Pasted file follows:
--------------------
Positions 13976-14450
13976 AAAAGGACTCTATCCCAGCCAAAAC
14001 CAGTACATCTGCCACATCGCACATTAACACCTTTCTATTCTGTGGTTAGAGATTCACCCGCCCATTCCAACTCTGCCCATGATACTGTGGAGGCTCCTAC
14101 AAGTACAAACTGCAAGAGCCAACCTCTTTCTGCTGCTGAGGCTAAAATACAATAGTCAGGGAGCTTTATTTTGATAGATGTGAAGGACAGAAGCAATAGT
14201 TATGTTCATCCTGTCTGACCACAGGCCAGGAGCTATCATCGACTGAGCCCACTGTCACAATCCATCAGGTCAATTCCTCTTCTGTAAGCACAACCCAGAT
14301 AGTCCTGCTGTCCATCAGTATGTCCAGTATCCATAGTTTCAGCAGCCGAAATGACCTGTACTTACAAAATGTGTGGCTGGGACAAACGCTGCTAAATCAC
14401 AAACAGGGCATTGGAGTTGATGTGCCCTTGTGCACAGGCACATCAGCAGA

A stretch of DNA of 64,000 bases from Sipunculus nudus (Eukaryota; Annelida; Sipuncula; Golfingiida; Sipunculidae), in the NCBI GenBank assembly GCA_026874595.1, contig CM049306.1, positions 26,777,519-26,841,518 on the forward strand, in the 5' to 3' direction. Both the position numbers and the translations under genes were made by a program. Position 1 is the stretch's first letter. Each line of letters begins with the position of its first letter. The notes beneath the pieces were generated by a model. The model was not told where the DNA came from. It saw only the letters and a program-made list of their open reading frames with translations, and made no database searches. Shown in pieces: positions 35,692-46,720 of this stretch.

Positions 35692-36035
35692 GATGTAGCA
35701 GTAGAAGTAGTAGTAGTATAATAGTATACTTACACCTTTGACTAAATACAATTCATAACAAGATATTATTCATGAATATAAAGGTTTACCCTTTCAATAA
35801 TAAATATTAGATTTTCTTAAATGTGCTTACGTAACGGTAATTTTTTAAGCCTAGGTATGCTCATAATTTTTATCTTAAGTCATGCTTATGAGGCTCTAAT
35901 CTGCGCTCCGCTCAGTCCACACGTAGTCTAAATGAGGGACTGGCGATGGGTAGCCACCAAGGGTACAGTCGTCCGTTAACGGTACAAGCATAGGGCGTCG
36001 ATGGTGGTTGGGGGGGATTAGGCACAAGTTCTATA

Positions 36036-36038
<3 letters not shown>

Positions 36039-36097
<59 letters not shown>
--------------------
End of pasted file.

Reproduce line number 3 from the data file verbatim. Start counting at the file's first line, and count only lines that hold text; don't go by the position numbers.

14001 CAGTACATCTGCCACATCGCACATTAACACCTTTCTATTCTGTGGTTAGAGATTCACCCGCCCATTCCAACTCTGCCCATGATACTGTGGAGGCTCCTAC